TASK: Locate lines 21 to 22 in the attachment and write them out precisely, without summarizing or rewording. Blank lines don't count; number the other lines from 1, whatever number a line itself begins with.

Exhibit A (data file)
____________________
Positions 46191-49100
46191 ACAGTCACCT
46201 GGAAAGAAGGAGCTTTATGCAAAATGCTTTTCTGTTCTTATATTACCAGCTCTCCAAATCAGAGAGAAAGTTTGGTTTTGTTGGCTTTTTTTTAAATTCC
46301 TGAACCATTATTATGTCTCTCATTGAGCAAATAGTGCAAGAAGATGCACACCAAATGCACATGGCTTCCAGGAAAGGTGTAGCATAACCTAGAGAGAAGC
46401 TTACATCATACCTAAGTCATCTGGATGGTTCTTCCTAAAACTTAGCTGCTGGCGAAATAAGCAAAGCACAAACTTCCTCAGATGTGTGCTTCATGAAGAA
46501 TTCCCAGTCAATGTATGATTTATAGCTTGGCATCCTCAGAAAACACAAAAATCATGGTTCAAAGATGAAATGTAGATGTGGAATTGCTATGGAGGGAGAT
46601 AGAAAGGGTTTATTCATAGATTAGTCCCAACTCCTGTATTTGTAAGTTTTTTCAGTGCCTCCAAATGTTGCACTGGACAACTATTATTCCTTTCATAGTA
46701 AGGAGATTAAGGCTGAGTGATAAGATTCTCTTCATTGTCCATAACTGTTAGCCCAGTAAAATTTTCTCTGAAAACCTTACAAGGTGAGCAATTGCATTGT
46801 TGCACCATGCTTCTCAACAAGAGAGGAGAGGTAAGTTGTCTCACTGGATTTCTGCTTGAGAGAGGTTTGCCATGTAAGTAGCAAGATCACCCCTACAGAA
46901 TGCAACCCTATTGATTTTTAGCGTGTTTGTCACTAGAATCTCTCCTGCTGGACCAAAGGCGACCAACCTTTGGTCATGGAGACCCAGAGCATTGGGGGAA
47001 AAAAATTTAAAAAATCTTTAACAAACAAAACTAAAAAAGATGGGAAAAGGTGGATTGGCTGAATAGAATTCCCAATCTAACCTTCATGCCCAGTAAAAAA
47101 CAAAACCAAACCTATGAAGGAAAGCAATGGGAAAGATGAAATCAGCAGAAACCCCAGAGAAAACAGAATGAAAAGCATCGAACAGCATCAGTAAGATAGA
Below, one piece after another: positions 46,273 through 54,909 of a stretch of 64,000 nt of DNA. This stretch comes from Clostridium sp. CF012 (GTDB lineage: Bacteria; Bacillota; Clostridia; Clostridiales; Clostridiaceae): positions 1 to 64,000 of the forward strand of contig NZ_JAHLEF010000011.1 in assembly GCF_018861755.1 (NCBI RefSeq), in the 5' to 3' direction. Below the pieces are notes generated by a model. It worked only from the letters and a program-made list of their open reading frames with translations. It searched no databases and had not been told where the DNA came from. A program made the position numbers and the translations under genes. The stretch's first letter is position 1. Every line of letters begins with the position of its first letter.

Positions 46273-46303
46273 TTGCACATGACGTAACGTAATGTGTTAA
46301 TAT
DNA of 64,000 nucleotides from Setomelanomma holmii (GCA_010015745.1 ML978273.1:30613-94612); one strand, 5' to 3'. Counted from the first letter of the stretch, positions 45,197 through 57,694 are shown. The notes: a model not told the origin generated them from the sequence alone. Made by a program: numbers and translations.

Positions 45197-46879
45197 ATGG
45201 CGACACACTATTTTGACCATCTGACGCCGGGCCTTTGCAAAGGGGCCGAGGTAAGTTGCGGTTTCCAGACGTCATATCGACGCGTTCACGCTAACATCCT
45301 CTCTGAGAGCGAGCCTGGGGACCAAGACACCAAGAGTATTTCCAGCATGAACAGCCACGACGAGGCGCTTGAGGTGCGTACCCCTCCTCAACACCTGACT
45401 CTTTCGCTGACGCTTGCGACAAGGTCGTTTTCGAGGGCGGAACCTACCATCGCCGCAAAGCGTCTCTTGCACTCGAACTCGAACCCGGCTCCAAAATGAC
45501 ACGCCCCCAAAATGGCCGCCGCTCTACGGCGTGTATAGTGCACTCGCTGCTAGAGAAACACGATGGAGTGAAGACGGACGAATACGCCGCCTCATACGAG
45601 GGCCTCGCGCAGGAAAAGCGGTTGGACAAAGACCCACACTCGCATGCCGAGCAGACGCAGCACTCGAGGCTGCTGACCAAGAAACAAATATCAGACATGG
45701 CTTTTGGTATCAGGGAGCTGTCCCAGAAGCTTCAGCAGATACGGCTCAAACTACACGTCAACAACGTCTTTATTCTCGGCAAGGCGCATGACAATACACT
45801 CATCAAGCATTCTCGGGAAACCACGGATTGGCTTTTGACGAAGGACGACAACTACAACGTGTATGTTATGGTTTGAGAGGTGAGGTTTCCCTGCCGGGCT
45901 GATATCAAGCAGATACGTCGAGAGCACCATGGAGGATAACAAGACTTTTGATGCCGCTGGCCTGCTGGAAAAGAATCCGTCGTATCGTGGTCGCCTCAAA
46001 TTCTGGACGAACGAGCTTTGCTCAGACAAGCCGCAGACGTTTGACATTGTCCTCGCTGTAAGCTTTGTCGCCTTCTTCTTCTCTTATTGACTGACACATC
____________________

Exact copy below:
45301 CTCTGAGAGCGAGCCTGGGGACCAAGACACCAAGAGTATTTCCAGCATGAACAGCCACGACGAGGCGCTTGAGGTGCGTACCCCTCCTCAACACCTGACT
45401 CTTTCGCTGACGCTTGCGACAAGGTCGTTTTCGAGGGCGGAACCTACCATCGCCGCAAAGCGTCTCTTGCACTCGAACTCGAACCCGGCTCCAAAATGAC